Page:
Common Challenges That Business Coaches Can Address

WABC Advantage

Where Business Becomes Better

The Worldwide Association of Business Coaches (WABC) leads the business coaching industry in identifying the qualities, actions and skills you need to drive leading business outcomes and harness emerging opportunities.

As the industry leader since 1997, WABC has elevated business coaching practices worldwide and helped countless coaches, clients and companies successfully navigate complexity and achieve tangible business results.

Our global community spans more than 125 countries, and includes business coaches who work with entrepreneurs, managers, CEOs, presidents and professionals from all industries, all sectors, and all organizational sizes.


Accelerate Transformation Through
Business Coaching


Amplify Client and Team Relationships

Enhance your customer service experience and build trust and loyalty with clients. Business coaching can help improve relationships and align individuals’ actions more closely with performance goals.

Drive performance with your team by strengthening internal engagement to drive greater innovation and more insightful decision-making. Improve the confidence, emotional intelligence and communication skills to motivate team members towards better performance.


Build Change for Good

Improve your organization’s ability to more effectively deliver on your mission to the communities you serve. Boost creativity, innovation and accountability for your programs, and more clearly articulate the need in ways that resonate with the public.

Increase the efficacy of your program delivery by thinking more strategically and spotting opportunities that drive greater results. Build support more effectively, both within your organization and with external partners and stakeholders.

For Professional Services

Guides Clients with Strategic Intent

Gather the right information from clients by asking more insightful questions and tailoring your approach more effectively. Guide your clients towards clarity by offering clear, strategic intent.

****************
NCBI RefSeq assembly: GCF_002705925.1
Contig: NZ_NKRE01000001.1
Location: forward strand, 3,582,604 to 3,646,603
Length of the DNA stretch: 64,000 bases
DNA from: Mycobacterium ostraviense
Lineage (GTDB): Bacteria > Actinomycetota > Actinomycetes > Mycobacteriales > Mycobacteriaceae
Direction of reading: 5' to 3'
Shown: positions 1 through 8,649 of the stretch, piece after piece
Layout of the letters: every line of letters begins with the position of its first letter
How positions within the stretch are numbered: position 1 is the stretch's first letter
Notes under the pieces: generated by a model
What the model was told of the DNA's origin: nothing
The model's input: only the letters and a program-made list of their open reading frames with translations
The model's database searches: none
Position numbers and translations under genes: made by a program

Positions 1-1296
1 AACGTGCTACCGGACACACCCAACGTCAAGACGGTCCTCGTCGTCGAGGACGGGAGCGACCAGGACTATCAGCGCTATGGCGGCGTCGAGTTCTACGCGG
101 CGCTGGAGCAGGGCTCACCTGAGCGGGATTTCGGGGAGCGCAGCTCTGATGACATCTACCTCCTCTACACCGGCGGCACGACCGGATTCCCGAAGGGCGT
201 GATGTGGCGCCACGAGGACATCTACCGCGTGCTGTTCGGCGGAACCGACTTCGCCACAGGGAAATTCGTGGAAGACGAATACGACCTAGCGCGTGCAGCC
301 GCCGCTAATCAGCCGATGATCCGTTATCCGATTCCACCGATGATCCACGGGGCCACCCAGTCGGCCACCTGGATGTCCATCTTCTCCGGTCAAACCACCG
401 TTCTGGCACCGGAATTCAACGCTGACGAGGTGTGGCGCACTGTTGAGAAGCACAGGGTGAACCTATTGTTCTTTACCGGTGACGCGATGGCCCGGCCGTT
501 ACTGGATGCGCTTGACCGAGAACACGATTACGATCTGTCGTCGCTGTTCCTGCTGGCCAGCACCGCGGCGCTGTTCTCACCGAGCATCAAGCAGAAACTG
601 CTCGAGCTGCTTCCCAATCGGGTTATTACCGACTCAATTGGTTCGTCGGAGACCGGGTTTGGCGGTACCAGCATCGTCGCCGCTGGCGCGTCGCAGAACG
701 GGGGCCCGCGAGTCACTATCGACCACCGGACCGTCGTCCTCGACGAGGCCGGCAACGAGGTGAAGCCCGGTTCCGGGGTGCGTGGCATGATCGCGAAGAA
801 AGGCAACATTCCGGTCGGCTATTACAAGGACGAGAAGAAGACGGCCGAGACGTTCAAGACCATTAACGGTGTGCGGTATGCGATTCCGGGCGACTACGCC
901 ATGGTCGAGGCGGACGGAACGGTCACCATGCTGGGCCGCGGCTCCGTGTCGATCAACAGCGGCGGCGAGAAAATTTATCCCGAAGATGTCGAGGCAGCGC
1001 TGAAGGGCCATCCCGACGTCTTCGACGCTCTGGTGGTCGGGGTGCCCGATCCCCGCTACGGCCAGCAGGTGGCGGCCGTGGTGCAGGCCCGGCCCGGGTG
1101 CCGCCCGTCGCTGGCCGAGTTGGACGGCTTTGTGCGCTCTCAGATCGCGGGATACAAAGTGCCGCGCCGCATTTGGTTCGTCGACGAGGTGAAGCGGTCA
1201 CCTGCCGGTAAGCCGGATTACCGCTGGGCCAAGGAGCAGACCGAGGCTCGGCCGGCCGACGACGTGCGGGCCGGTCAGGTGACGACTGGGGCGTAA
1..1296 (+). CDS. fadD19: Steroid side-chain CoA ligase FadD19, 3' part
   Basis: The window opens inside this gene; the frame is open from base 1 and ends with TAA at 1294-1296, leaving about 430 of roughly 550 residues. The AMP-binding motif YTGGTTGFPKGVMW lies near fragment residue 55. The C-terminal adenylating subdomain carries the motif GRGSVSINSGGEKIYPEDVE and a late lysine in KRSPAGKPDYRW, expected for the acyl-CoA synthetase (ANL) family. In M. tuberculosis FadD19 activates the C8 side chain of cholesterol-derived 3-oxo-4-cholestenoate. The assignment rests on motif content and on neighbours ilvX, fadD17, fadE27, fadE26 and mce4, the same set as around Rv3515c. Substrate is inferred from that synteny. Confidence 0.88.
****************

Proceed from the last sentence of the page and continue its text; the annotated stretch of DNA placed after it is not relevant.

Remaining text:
Build trusted partnerships founded on advice, authenticity and a sense of being in your client’s corner. Enhance your strategic deliverables with solutions that address clients’ challenges realistically and effectively.


Unlock Organizational Transformation

Strengthen the ability to identify client needs and get to the root cause of operational challenges more effectively. Gain a wider strategic view on how technology infrastructure supports business and operational strategy.

Build organizational roadmaps that take into account the diverse requirements across departments. Equip teams with the relationship-building skills and empathy needed to drive stakeholder satisfaction.

For Utilities

Foster a Safer, More Productive Culture

Increase employee focus by fostering a positive working environment through setting clear expectations of organizational priorities and safety. Align business objectives and team priorities more closely by equipping leaders with the skills to manage their teams more effectively.

Improve your customer service experience with increased loyalty and customer satisfaction. Build a supportive and respectful culture that takes into account the importance of a team member’s overall wellbeing, including their mental health.

Your Next Steps

Drive Organizational
Achievement with WABC

Business coaching offers many ways to achieve your business objectives and build a business coaching culture within your organization. Take the next step towards achieving sustainable performance improvement with WABC.

Hire a Qualified Business Coach

Search the WABC Business Coach Locator to find your qualified coaching partner in accelerating your professional or organizational achievement.

Recommend WABC to Your Employer

Are you a champion of business coaching within your organization and want to introduce WABC to your employer to see what’s possible?

Whether your organization has a business coaching program or is interested in building one, WABC accredits in-house programs to ensure that your employees are trained to coach using the latest research-informed best practice and global standards.

Consult with WABC to Build Operational Excellence

Many organizations see the value in using business coaching to unlock the potential within their organization, but don’t know where to start.

WABC offers a range of consulting and business services to identify opportunities and improve business coaching within organizations.